The Story Behind Chagall’s Stunning Ceiling at the Paris Opera

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The Story Behind Chagall’s Stunning Ceiling at the Paris Opera
It’s beneficial to have friends in high places. Two such friends who found themselves in rarified air were the Russian expat artist Marc Chagall and André Malraux, award-winning novelist, theorist and statesman. Close friends since 1924, Malraux was a 20-something surrealist poet when he met Chagall at his first exhibition of paintings. Fast forward to 1962 and Malraux as the minister of cultural affairs under de Gaulle, commissioned his friend Chagall to create a new ceiling for the Paris Opera. Marc Chagall, around 1920, photographed by Pierre Choumoff. Public domain Designed by Charles Garnier, the Palais Garnier opened in 1875. Like a gigantic treasure chest, the imposing Paris Opera was one of the major edifices that anchored the renovated streets of Paris. Attending the Palais Garnier in the early 1960s, André Malraux was disappointed with the opera house’s ceiling. The floating cherubs in Jules-Eugène Lenepveu’s original trompe l’oeil were fantastic and in keeping with the other gilded semi-nudes festooning the interior. However, Malraux thought these putti in their pastel heaven represented a bourgeois taste no longer relevant to Paris of the 1960s. Wearing his “art theorist hat,” Malraux once argued that art transcended time, but he also believed that when a work had fallen into obscurity a process metamorphosis was needed. Malraux wanted the ceiling repainted. Behind closed doors, Malraux gave the commission to repaint the ceiling of the Paris Opera to his friend Marc Chagall. No other tenders were entertained. The press and critics balked: the diamond in the crown of Paris’s arts and culture had been given to Chagall, a foreign-born, Jewish, avant-garde artist. Nevertheless, Malraux countered his naysayers, shrugging in his ever-so French way that, “the ceiling will be repainted by Chagall or we shall close down the Opera.” At first Chagall was reticent. He was 77 and plagued by a bad back. The dissension from his critics pierced him, adding to the anti-Semitic barbs that Chagall had endured his whole life. However, his wife Vava, in accord with Malraux’s wife, urged him to go ahead. André Malraux, Prix Goncourt. Photo credit: Agence de presse Meurisse/ BNF Gallica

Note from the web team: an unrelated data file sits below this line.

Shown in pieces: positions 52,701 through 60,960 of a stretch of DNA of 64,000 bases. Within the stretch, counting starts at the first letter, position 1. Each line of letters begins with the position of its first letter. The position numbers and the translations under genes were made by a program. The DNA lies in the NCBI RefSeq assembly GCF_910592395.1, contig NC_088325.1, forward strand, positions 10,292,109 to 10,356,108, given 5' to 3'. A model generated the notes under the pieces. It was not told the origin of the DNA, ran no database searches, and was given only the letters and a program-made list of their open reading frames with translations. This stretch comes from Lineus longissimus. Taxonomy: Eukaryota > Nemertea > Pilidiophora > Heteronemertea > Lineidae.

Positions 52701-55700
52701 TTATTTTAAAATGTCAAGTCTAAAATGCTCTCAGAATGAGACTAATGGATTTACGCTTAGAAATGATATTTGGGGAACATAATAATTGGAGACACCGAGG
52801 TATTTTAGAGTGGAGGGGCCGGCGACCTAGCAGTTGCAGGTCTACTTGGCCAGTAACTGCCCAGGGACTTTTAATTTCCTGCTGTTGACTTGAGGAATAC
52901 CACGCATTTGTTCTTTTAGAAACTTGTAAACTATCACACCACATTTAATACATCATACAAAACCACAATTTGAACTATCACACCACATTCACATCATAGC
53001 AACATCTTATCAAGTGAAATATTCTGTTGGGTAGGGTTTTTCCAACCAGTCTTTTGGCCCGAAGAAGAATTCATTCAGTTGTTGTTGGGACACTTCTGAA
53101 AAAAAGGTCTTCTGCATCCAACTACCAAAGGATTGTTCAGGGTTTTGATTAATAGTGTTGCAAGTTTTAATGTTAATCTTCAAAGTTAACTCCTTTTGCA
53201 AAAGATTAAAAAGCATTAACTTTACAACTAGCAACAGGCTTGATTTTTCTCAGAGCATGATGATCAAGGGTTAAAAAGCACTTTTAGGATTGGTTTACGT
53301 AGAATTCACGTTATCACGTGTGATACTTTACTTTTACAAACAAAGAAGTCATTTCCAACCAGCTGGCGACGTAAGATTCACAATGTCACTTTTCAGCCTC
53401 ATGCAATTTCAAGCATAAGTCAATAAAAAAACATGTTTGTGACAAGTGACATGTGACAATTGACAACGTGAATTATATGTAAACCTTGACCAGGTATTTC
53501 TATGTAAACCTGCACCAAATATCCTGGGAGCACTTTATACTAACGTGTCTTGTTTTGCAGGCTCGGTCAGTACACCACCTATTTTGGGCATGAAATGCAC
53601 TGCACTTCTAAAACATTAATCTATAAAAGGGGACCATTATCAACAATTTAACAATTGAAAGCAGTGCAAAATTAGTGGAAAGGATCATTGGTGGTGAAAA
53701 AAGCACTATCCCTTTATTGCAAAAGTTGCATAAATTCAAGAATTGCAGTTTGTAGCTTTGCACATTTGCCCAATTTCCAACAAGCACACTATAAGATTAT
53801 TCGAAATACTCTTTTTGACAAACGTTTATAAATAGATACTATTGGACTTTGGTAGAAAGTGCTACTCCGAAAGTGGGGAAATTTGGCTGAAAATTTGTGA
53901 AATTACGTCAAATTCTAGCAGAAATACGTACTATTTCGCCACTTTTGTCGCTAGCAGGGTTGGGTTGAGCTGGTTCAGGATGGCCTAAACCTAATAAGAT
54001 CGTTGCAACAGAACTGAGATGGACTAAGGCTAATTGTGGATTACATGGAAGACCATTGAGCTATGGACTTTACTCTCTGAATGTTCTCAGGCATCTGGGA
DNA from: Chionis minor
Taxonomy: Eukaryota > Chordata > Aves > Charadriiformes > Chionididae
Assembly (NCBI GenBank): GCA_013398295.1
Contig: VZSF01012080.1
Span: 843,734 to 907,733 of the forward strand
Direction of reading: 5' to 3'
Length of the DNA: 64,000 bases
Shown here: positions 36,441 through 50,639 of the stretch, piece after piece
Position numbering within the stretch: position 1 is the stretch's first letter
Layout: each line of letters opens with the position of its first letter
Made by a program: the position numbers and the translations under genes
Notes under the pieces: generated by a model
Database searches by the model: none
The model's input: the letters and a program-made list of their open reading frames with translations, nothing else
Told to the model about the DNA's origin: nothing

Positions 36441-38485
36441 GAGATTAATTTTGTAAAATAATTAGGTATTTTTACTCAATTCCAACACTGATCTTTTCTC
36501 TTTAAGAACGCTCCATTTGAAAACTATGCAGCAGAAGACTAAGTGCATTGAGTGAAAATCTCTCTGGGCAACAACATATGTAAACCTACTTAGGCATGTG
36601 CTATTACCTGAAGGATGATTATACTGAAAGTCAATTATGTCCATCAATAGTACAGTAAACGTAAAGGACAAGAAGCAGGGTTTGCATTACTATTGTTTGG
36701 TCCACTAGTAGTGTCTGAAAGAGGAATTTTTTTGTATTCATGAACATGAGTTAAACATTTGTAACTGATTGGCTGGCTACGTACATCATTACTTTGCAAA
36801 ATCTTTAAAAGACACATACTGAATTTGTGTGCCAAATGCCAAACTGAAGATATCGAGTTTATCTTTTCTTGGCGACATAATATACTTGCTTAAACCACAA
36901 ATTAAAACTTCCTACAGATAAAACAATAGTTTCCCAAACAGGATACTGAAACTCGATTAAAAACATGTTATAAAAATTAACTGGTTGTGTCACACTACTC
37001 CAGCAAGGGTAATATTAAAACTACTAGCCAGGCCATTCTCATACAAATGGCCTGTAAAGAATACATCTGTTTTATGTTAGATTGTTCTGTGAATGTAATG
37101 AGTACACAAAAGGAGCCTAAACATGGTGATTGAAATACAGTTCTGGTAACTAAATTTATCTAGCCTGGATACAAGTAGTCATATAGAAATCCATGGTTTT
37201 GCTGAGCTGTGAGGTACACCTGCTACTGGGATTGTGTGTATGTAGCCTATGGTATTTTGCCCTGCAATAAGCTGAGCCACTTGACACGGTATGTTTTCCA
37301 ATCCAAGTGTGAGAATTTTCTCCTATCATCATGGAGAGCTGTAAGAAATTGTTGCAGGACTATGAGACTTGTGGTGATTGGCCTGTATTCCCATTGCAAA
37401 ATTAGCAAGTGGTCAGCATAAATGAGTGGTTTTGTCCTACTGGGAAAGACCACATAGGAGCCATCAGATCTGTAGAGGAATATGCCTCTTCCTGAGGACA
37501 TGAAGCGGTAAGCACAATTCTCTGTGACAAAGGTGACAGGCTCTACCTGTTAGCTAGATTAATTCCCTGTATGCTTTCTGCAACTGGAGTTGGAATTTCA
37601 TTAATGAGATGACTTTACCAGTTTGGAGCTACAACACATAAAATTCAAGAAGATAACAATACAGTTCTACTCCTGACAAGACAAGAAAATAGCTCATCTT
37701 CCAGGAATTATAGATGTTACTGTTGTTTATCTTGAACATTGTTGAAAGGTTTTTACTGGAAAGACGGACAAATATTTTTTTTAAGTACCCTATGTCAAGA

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Lead photo credit : Chagall's ceiling at the Paris Opera. Photo: Hazel Smith

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A freelance writer and amateur historian, Hazel knew she wanted to focus on the lives of French artists and femme fatales after an epiphany at the Musée d'Orsay. A life-long learner, she is a recent graduate of Art History from the University of Toronto. Now she is searching for a real-life art history mystery to solve.